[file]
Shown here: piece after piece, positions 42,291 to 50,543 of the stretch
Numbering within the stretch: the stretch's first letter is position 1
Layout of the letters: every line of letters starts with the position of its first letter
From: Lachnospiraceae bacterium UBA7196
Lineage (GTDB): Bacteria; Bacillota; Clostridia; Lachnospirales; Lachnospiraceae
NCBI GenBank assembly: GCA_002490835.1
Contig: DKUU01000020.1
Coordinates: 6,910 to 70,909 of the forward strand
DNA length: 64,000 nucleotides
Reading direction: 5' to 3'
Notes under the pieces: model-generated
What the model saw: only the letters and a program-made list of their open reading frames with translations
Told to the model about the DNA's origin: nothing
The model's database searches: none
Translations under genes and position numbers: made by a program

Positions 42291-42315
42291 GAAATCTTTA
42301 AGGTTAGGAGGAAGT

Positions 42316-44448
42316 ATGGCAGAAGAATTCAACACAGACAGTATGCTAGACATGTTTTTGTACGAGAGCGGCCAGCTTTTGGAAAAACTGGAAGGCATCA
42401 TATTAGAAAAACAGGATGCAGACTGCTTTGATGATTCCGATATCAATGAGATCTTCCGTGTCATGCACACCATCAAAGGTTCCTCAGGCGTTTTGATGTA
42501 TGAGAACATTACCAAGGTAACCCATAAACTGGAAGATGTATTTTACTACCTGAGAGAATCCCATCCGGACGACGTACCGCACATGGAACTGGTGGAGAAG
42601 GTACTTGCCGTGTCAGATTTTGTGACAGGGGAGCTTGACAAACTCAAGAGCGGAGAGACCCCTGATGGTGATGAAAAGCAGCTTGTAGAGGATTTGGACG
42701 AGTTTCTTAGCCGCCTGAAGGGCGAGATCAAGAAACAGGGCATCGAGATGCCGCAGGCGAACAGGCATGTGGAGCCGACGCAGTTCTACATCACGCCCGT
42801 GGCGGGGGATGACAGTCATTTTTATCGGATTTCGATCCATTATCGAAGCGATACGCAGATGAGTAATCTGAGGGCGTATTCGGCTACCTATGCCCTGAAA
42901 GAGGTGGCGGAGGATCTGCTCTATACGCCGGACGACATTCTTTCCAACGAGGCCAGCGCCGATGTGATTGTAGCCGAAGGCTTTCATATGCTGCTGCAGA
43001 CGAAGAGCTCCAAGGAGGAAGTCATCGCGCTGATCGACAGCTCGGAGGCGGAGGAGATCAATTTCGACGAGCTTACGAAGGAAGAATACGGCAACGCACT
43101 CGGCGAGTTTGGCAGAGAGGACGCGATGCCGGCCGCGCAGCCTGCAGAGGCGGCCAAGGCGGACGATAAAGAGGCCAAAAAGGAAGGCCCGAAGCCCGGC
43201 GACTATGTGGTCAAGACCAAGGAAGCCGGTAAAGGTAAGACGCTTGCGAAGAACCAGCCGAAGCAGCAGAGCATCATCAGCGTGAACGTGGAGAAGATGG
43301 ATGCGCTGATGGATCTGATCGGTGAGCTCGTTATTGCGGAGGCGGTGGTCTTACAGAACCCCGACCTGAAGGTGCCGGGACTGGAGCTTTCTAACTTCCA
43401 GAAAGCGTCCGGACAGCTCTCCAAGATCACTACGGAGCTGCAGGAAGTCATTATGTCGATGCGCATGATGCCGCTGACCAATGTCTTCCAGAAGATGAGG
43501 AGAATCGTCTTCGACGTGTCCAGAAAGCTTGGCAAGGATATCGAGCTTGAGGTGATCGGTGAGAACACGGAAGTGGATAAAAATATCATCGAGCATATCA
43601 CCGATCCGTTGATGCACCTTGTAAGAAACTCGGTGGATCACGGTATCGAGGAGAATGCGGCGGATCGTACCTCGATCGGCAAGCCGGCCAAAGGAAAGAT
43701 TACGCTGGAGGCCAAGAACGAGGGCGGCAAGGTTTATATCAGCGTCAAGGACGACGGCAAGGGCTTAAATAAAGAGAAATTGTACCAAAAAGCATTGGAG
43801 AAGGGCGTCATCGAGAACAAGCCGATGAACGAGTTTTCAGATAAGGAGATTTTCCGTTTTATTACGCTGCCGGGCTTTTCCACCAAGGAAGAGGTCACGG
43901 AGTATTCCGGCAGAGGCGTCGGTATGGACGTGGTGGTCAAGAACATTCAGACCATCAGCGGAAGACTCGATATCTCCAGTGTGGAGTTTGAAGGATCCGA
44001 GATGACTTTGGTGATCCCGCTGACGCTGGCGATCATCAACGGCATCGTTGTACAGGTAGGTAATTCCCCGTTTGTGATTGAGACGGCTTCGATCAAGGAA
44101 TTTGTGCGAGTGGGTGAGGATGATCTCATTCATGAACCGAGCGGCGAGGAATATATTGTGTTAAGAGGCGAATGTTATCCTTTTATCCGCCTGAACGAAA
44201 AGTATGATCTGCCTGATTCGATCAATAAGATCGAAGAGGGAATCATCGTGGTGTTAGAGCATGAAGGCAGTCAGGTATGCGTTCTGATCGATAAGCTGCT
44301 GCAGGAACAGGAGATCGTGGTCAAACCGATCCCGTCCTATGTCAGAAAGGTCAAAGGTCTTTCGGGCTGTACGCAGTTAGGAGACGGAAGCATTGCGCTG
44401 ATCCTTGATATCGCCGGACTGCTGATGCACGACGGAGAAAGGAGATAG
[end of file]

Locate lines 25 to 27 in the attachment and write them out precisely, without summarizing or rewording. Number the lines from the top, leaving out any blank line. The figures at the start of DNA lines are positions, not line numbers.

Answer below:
42801 GGCGGGGGATGACAGTCATTTTTATCGGATTTCGATCCATTATCGAAGCGATACGCAGATGAGTAATCTGAGGGCGTATTCGGCTACCTATGCCCTGAAA
42901 GAGGTGGCGGAGGATCTGCTCTATACGCCGGACGACATTCTTTCCAACGAGGCCAGCGCCGATGTGATTGTAGCCGAAGGCTTTCATATGCTGCTGCAGA
43001 CGAAGAGCTCCAAGGAGGAAGTCATCGCGCTGATCGACAGCTCGGAGGCGGAGGAGATCAATTTCGACGAGCTTACGAAGGAAGAATACGGCAACGCACT